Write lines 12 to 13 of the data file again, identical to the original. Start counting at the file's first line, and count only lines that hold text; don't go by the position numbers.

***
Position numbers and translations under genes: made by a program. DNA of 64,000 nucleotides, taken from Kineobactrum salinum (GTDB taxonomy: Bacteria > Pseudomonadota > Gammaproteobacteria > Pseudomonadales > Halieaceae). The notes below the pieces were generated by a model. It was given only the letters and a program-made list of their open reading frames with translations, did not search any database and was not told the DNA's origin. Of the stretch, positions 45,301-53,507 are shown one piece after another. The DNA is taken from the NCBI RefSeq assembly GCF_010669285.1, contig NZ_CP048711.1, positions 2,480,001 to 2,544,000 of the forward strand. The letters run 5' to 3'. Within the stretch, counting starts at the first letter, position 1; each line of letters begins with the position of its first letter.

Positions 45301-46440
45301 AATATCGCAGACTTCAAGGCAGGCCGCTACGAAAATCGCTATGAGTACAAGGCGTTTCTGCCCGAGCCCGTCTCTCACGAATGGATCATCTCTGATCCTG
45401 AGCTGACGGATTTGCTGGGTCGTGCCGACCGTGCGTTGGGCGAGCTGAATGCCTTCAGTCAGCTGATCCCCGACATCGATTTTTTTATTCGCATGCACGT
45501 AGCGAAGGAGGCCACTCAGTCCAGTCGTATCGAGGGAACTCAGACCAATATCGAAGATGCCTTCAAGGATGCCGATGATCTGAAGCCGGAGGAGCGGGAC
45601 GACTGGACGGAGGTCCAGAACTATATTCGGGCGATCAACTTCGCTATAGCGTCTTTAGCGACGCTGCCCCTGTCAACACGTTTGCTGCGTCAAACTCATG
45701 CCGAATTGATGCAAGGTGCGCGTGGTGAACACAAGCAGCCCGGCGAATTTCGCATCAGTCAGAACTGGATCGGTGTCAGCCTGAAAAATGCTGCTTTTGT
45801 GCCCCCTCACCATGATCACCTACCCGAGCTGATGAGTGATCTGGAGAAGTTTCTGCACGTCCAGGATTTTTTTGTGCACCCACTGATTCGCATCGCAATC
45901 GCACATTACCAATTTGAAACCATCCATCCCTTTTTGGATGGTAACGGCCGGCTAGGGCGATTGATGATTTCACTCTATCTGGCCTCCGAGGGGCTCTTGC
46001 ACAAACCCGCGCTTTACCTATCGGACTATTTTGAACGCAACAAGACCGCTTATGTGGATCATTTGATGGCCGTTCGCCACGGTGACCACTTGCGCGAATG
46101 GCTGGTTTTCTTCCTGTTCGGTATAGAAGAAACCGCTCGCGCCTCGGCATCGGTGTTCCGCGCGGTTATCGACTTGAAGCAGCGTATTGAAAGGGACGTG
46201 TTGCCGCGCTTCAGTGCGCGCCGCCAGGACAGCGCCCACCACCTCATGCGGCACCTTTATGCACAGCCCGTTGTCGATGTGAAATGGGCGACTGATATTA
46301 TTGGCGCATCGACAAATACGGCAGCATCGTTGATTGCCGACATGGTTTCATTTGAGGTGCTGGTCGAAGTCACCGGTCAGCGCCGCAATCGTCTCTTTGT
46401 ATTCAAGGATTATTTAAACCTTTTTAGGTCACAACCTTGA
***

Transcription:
46201 TTGCCGCGCTTCAGTGCGCGCCGCCAGGACAGCGCCCACCACCTCATGCGGCACCTTTATGCACAGCCCGTTGTCGATGTGAAATGGGCGACTGATATTA
46301 TTGGCGCATCGACAAATACGGCAGCATCGTTGATTGCCGACATGGTTTCATTTGAGGTGCTGGTCGAAGTCACCGGTCAGCGCCGCAATCGTCTCTTTGT